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     Volume 9 Issue 35| August 27, 2010 |


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straight Talk

Silent Voices


Photo: Zhedul i khan

Being a woman is not always easy. We are somehow bound by some social or cultural norms or religious constraints. Strangely this does not generally seem to apply to men. We talk about empowerment and emancipation of women but sadly in many cases in Bangladesh and many parts of the world, this remains an idealistic concept rather than a reality. Before some of my male readers refuse to read on thinking that this is an article solely based on male bashing, let me reassure you that this is nothing of the kind. My recent trip to Dhaka gave me an opportunity to meet some women whose stories I found not only deeply poignant but also quite distressing.

A month ago Rokeya Begum was eagerly anticipating the birth of her grandchild. Her daughter Selina was in her final trimester of her pregnancy and living with her in-laws. A couple of weeks before the baby's due date, Rokeya went to be with her daughter. A few days after her mother's arrival, Selina slipped in the bathroom and fell on her stomach. When Selina told her in-laws, they did not think it necessary to take her to the doctor. Despite Rokeya trying to urge them to have her seen by a professional they refused and brought in a local midwife who examined Selina and claimed that there was nothing amiss. However, when Selina went into labour and gave birth, it was to a stillborn baby.

When I asked Rokeya why she had not taken her daughter herself, she said that she wished she had but at the time did not want to create any trouble between Selina and her in-laws by trying to insist on calling a doctor. Life can deal people a bad hand but this was a tragedy that was in all likelihood unavoidable. I watched Rokeya and noticed that for most of the time she barely spoke or smiled. I can only imagine what her daughter must be going through. But both women are helpless and have no recourse but to bear this. If this was not bad enough, Rokeya went on to tell me that her elder daughter was now suffering hardship as her husband had left her and married another woman after -5- years of marriage.

Talking about her elder daughter's plight, Rokeya commented that the people who should also be punished are those who perform the marriage ceremonies for men who are already married. Unsurprisingly, they too are men.

Another case was where I spoke with Amina who lives in a village in Mymensingh. She is a tiny little woman whose physical appearance and demeanour makes people think she is far older than her actual age. She disclosed that her major worry for the past few years had been that her youngest daughter was still not married and her desire was to see her settled. She told me with a hint of sadness that due to the fact that her daughter Atiya was dark and not very attractive, there were never any offers of marriage for her. To add to this she said that Atiya was also asthmatic and suffered from chronic headaches. This did not make her a very desirable prospective daughter- in-law or wife. Amina explained that what concerned her was what would happen to Atiya if and when she passed away. Who would look after her? But this all changed when a proposal for Atiya finally came and Amina and her family jumped at the offer. The groom worked in Chittagong and would take Atiya with him after the wedding-what could be better.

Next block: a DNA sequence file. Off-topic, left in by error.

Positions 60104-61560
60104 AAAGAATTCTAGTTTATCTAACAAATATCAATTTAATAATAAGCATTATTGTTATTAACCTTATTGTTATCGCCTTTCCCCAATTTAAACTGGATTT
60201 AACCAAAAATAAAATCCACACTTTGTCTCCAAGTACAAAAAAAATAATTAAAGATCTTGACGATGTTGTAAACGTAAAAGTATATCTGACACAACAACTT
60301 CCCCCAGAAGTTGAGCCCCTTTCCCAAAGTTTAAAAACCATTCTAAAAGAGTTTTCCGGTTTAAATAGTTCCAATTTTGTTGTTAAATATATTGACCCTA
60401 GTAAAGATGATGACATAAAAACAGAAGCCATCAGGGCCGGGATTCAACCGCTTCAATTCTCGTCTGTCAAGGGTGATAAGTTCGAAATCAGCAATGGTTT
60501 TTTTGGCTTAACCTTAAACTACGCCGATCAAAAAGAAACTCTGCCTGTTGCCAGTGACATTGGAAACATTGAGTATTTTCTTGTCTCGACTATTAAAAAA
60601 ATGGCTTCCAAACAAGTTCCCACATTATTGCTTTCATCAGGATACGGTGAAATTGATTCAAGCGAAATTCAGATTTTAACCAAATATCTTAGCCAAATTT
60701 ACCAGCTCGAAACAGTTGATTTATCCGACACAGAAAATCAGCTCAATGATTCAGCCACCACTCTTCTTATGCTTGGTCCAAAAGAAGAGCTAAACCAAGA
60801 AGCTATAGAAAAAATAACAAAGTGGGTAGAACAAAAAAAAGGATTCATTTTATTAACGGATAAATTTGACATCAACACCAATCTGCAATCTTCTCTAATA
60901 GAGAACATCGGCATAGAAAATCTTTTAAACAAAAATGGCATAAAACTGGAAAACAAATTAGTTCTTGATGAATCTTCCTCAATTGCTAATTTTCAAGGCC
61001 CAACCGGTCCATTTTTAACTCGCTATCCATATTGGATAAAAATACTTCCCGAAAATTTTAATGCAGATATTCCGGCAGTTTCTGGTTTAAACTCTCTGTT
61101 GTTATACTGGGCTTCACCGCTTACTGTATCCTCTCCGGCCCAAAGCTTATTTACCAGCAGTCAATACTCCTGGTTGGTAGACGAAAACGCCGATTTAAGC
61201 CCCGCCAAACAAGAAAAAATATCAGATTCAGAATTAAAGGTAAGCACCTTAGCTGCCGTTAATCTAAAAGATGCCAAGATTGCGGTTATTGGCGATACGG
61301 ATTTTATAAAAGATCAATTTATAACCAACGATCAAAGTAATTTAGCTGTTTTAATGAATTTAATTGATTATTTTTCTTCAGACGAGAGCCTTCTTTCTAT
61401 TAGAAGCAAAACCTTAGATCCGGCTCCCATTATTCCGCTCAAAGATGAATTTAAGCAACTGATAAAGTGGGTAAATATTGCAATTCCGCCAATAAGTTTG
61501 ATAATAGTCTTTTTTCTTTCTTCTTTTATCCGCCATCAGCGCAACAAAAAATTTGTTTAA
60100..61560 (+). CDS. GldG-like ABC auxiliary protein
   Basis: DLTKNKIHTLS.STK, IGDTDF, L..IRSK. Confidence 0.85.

What she then told me was the bridegroom's family had asked for a few things. “Lots of people ask for a lump sum of money but they just wanted a steel 'almari', a bed, a gold ring, a nice pair of trousers and shirt for the groom...” This piece of information set off warning bells in my head. Her expression told me I was right. Soon after the wedding, they started pressurising her for the promised items. When Atiya's family asked when Atiya would be going to Chittagong the response was completely contradictory to the one they had given to Amina and told her that Atiya would be staying with his family in the village so she could help look after them.

Amina feels that she has fallen out of one problem straight into another. The only difference is that now she is unable to look after her daughter. I asked her why she had been so desperate to marry Atiya off in the first place and she explained that living in a village meant that people had started to talk about why Atiya was still not married at the age of 25. They began circulating rumours about her, implying that she must be of a loose moral character. All she feels she can do now is wait and pray that her daughter is not abused in her new home.

Both Rokeya and Amina's stories are similar to thousands of women in our country. They do not want to resort to legal action as they do not have the means and more importantly do not want to create any additional strife for their daughters, their families or themselves.

I find myself immensely fortunate to have freedom and independence of thought and action, something many women do not have the luxury of. I could just as easily have been in Atiya's predicament with my asthma and chronic headaches if I had not been born into the family I have been. Or I might have not made it through the first hour of my birth if I had been born into a family where newborn girl babies are buried alive or drowned. I could just as easily have been forced into a marriage against my will or beaten by my husband and in-laws for not bringing a dowry. To some extent we are all bound by certain rules that society imposes on us but it is always the woman who bears the brunt of this imposition.


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